Monday, December 25, 2017

My rescue tree rescued me.


Twas the night before the night before Christmas; and I found myself disappointed about having no tree. For the past several years, I've had one in my urban garden and in a number of cyber venues, (including posts here on Blogger), I have discussed how I've decorated it with white lights as well as  bird feeders.

I think my not having a tree when it was the night before the night before Christmas would have come as a surprise to Juan V, because the last time that he was here to help me do our winterizing ritual in my garden, he firmly predicted that I would get one. He even left a space for a Christmas tree with an easy to access a power cord to use for any lights that I might hang on it. All of this can be seen in the image atop this entry.

The thought of having no Christmas tree for the array of wild birds who visit here and who have used my various Christmas trees to keep warm over the years made me sad. And I dare say that members of the avian community have come to count on it.

This is evidenced by how a few types perched on my power cord which was intended for Christmas tree lights. I featured the following pictures of some of them doing this in a previous post.






Because of my feelings about the birds not having a place within my place to keep warm, I toyed with the idea of post-dating a check to someone in order to have funds for a tree. I also took another picture of the area where I planned to put it and added markings to the image (as seen below) in order for a nearby Christmas tree vendor to view it so they could help me determine what size to get, a size that would allow me easy access to replenish my wreath-style whole peanut feeder (indicated by the arrow at the left).


A number of bird types, especially blue jays, nosh from that feeeder.





So you can see, whenever I have a Christmas tree, I need to leave space for me to put a ladder in order to access the wreath-style feeder.

In any event, since it was already the night before the night before Christmas, I decided that I should go to a vendor close to me, which is one where I have gotten my Advent wreath a number of times over the years.

This year I didn't prepare one for Advent, however, the 2016 wreath I got from this particular vendor is featured in a few of my blog posts, and you can reference one of them by clicking here.

Moreover, in early December, a girl who works at the nearby vendor's station is the one who had given me replacement Christmas tree branches for the antlers and tails of my reindeer figurines (which are made from the often discarded parts of Christmas trees).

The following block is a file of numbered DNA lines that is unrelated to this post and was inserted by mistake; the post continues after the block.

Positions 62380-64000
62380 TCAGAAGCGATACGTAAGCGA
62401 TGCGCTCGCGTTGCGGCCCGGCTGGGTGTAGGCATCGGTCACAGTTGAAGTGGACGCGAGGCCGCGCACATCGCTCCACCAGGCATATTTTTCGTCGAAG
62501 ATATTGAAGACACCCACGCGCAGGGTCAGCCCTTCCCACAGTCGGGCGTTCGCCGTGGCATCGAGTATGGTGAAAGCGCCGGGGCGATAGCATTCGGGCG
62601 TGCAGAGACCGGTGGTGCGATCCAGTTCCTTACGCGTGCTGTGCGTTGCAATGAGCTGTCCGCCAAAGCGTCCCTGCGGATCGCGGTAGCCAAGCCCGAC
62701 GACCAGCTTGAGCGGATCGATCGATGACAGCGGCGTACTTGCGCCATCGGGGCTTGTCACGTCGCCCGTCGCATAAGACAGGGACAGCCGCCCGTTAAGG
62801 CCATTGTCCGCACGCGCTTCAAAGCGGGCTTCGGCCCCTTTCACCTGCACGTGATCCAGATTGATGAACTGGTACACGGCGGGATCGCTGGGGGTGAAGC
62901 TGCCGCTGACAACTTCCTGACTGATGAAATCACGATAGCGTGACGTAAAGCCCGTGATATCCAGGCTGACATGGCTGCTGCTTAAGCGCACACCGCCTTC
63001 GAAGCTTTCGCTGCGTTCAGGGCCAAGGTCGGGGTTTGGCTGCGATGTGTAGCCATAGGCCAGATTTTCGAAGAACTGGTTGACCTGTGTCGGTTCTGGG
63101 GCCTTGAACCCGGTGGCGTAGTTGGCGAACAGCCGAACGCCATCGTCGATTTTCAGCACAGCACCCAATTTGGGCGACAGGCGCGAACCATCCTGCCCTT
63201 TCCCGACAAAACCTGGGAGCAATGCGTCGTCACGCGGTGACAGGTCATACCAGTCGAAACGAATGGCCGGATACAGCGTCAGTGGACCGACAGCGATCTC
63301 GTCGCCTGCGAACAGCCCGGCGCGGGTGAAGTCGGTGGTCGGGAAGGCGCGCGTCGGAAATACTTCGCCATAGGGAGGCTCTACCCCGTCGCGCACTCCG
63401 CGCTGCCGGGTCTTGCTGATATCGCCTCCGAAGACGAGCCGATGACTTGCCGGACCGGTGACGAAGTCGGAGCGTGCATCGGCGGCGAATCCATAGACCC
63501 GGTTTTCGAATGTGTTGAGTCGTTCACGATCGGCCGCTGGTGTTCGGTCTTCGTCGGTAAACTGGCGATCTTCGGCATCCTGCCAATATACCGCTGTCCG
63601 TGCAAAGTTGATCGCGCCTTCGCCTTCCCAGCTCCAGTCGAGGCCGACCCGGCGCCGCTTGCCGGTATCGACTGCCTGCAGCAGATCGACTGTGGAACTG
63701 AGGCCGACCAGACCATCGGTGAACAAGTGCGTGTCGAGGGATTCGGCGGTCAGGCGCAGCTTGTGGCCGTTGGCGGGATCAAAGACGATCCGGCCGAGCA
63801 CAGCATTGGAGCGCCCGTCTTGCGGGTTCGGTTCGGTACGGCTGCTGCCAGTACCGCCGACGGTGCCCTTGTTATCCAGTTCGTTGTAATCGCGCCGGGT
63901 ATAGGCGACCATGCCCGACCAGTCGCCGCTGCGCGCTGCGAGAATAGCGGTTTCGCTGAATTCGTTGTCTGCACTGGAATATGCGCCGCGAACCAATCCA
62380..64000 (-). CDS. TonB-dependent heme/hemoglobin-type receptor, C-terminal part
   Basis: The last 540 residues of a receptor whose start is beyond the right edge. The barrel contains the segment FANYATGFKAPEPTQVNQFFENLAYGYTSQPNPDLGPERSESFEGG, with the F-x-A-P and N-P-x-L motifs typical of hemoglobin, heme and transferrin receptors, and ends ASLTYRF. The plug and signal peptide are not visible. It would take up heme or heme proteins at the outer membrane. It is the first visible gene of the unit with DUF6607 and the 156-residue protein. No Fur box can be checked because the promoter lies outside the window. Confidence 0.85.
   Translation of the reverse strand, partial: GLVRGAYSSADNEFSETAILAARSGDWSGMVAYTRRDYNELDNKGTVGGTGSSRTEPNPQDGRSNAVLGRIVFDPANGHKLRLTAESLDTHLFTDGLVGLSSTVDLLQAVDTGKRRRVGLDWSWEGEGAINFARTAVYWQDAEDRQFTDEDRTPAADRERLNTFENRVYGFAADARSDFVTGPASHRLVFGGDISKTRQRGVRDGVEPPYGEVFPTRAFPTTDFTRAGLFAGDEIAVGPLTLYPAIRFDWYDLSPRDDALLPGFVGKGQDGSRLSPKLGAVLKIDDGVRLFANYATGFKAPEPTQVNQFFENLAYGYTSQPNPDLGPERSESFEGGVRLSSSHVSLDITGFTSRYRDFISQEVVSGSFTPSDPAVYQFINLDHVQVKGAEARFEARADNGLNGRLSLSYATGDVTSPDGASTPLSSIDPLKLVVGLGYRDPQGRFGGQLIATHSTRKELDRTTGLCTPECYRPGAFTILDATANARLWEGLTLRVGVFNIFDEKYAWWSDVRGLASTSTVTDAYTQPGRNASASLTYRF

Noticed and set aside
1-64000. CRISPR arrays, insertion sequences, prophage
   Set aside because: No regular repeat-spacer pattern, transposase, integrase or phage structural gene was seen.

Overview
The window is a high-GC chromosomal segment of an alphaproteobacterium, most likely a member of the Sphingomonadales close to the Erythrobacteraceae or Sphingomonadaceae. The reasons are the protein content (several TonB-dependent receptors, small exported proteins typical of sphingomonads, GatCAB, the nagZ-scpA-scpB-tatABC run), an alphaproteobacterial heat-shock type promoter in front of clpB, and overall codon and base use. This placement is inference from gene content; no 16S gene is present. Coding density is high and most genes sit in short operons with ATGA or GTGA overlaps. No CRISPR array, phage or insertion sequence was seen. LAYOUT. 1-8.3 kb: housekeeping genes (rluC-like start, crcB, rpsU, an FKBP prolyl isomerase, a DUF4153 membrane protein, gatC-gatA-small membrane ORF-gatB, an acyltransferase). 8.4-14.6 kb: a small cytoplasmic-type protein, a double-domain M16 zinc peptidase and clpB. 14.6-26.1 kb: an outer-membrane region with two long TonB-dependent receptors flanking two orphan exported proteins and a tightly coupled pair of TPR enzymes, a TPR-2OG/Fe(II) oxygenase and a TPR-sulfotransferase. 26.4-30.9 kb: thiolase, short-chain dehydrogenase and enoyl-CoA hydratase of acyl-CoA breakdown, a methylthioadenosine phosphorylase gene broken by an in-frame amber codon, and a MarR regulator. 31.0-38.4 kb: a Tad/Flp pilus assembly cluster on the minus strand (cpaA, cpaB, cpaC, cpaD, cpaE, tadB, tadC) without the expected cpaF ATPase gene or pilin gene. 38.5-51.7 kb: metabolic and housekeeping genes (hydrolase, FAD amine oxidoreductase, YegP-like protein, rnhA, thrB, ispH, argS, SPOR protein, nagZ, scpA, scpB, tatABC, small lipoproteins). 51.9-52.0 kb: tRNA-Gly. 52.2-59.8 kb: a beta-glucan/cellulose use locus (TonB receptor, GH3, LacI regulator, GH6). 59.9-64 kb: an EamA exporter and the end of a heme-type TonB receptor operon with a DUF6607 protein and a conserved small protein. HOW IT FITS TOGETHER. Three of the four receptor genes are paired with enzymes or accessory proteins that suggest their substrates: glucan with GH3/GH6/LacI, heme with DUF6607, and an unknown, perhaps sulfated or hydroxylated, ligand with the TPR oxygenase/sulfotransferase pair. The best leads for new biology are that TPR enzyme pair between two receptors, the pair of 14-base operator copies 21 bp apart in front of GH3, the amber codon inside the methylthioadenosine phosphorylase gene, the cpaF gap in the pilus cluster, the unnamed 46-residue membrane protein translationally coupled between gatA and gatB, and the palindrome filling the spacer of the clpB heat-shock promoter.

These figurines can be seen (with fresh antlers and tails) in the image directly below, which features them atop a set of shelves in my main living area.


Because that vendor gave me some Christmas tree branches, I came to the conclusion that if I got a tree this year it should be from her station. Therefore, I planned to go their station on Christmas Eve after I could get some money with a post-dated check.

However, I wasn't feeling comfortable doing this since I have no anticipation of immediate funds (my book and related projects are not brining in sufficient revenue yet; and I didn't want to be concerned about covering my check — but I kept thinking about my visiting birds, and I ultimately headed to that nearby vendor for a tree.

It was when I was one or two blocks north of their vending station that I spotted an abandoned Christmas tree in a stand. When I saw it, I instantly thought of Amy Regenbogen, who has been so supportive of me during this rough time. In our correspondence, she had mentioned that I might find a tree on the street and this may have been the reason that I noticed the abandoned tree. I immediately recused the sweet tree by bringing it to my home and giving it some water.

This little Christmas tree can be seen in the next image standing in my garden where it awaits being decorated with lights and bird feeders, which I have not been able to do as of this posting because it's been raining.


As for the nearby vendors, I told them the story of the rescued tree and that I would not be getting one from them due to "my find," as well as due to my financial circumstances. They didn't mind losing a sale to a rescued tree as evidenced below.


And I did give them a bottle of wine (after I took a picture of it) as a token of my appreciation for the tree parts.


The vendors and I hoped that we'd see each other for the 2018 Christmas season, and as I write this post they are driving back to their respective hometowns, which I believe are all in Canada.

Now, as I look out my window on this Christmas morning, and see the tree I rescued standing in my garden, I have full knowedge that the sweet tree rescued me too.

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